Thank you Phil, you are beyond beautiful.

   

Sunday, September 9, 2012

Steel Nation

My Sunday Best

It's quite easy for people to find our house when coming over for the first time.  We're the one's with a Steelers banner hanging in the front yard.  We understandably stirred up some interest with our neighbors when we put it up and it's definitely been a conversation piece.  Although The Chargers aren't remotely on par with The Steelers we still have some die-hard fans here.  My parents for one have been season ticket holders for over 45 years.  They even flew to Miami for that joke of a Super Bowl.  My brother Stephen drives down from Redlands (a couple of hours away) to enjoy the season tickets next to my parents which he bought from their best friends when they became available.    

Until we put up the banner we hadn't heard much from our neighbors.  The street is wide and quiet and though folks had waved and smiled as they drove by no one had actually introduced themselves yet.  Something about hanging that banner tipped the scales and one by one they started making their way over to say something.  Comments ranged from "what's with the banner?", to "that's my son's favorite team", to my personal favorite from my next door neighbor's father-in-law, "the Steelers made me a lot of money in the 70's!"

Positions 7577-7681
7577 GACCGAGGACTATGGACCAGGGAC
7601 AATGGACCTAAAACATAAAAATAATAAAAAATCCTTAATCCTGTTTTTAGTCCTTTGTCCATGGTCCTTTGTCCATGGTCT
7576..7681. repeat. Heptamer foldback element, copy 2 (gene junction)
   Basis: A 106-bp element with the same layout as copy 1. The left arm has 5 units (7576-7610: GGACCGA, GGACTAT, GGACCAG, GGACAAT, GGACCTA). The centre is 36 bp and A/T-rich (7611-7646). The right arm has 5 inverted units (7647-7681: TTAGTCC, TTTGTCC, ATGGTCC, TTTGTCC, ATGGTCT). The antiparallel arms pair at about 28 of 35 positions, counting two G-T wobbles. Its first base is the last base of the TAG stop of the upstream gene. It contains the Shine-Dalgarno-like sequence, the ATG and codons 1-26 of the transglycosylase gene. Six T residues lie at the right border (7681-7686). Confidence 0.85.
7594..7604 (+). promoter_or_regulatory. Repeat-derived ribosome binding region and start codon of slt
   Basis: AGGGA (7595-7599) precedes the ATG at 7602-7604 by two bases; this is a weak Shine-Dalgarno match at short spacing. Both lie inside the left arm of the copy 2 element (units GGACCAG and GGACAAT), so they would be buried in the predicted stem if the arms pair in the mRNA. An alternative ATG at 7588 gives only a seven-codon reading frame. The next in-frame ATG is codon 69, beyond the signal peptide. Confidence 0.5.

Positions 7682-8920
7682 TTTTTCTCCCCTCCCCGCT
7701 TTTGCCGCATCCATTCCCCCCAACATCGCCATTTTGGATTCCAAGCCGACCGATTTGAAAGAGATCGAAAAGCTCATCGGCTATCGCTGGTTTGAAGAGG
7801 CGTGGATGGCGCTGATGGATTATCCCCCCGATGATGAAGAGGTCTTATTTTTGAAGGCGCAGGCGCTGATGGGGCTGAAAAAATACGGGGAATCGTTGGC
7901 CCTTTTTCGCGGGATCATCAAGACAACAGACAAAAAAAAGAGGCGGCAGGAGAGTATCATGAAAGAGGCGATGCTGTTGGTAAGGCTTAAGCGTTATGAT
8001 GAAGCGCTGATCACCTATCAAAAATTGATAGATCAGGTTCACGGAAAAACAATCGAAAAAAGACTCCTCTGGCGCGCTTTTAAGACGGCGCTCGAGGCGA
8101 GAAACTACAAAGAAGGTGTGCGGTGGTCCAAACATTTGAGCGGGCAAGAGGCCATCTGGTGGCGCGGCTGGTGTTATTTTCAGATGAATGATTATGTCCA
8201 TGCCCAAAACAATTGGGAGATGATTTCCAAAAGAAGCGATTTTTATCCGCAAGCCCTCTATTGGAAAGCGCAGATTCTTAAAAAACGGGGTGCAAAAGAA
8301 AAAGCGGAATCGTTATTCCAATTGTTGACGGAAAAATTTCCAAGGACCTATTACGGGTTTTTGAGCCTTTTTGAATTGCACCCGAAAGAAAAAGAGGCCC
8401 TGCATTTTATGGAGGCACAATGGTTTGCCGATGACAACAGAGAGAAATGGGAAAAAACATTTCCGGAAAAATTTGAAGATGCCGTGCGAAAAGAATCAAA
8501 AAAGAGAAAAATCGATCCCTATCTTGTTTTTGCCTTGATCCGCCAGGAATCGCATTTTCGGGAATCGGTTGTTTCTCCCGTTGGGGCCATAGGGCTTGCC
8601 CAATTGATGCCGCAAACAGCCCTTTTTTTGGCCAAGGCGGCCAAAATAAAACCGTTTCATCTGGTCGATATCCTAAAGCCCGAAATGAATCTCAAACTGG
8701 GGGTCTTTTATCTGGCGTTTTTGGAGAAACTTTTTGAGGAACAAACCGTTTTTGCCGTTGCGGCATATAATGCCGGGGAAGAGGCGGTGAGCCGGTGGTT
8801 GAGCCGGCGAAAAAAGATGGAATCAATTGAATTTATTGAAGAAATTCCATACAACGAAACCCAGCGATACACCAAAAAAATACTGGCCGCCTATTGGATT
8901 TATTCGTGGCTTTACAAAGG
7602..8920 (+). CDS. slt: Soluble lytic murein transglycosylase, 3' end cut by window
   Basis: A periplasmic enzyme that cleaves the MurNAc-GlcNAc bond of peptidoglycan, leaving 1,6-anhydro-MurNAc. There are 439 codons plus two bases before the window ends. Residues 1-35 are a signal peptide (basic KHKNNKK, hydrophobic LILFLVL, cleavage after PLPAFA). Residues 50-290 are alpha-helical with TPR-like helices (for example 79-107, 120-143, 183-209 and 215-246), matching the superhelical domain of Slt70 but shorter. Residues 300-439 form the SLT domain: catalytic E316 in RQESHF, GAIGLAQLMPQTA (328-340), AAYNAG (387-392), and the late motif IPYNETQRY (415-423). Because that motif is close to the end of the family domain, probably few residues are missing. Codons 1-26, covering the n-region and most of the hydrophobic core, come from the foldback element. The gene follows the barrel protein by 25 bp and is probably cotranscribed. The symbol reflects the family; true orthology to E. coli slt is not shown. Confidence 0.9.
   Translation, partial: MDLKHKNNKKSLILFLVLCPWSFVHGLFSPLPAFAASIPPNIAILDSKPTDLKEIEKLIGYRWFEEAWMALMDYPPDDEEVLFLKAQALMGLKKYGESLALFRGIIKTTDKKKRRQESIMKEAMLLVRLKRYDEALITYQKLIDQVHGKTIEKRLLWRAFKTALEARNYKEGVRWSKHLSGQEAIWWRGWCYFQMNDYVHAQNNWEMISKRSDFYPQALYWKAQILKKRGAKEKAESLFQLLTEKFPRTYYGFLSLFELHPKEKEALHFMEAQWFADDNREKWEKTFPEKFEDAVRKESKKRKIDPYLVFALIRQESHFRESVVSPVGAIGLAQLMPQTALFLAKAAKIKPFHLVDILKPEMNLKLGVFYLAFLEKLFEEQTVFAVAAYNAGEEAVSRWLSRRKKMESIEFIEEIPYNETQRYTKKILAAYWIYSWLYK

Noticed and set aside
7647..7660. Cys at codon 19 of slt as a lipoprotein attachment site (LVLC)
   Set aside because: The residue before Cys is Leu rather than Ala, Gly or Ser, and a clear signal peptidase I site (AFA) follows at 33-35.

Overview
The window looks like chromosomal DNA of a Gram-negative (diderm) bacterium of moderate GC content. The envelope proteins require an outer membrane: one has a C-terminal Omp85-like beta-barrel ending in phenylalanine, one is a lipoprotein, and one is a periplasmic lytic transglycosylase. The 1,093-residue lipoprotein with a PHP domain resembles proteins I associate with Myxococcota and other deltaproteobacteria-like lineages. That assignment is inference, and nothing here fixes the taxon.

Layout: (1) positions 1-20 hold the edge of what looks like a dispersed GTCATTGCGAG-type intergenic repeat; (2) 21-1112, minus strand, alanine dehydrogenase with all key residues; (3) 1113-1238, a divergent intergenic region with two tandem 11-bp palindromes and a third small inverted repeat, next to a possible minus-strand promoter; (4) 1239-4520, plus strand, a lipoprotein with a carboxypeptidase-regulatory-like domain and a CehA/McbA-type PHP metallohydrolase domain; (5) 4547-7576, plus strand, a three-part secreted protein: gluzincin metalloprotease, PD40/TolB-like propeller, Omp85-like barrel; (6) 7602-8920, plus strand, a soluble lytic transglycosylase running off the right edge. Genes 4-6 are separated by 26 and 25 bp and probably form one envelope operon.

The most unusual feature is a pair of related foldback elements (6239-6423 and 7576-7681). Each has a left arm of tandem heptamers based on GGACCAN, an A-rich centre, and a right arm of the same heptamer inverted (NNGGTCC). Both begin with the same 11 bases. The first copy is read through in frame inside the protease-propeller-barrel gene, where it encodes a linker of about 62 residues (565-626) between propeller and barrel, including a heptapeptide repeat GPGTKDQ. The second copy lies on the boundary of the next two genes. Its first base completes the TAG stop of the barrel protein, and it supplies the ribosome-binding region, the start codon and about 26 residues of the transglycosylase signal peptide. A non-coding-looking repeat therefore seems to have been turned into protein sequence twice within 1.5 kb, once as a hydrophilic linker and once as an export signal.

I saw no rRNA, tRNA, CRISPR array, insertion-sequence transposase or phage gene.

Inevitably Bennett or I would explain why we had the banner up in the first place.  Our Daddio was from Pittsburgh, he had died in November, and we all bleed black and gold.  Anyone who had even the slightest problem with it would have quieted down after that I'm thinking.  I married in to this passion for the Steelers and it's a great legacy from Phil that I share with my Pittsburgh friends.  It's hard to explain to people who haven't experienced it - being a part of Steel Nation.  But it is everywhere.  The kids and I see Steelers bumper stickers, license plate holders, T shirts, paraphernalia of every kind down here.  

To be fair, tomorrow I'll be wearing my #14 Dan Fouts jersey when The Chargers take on The Raiders (boo hiss), having been raised watching the Titans Kellen Winslow, Charlie Joiner and John Jefferson in the era of Air Coryell.  However, when the Chargers have six Super Bowl rings that's when I'll hang their banner in front of my house.


Game Changer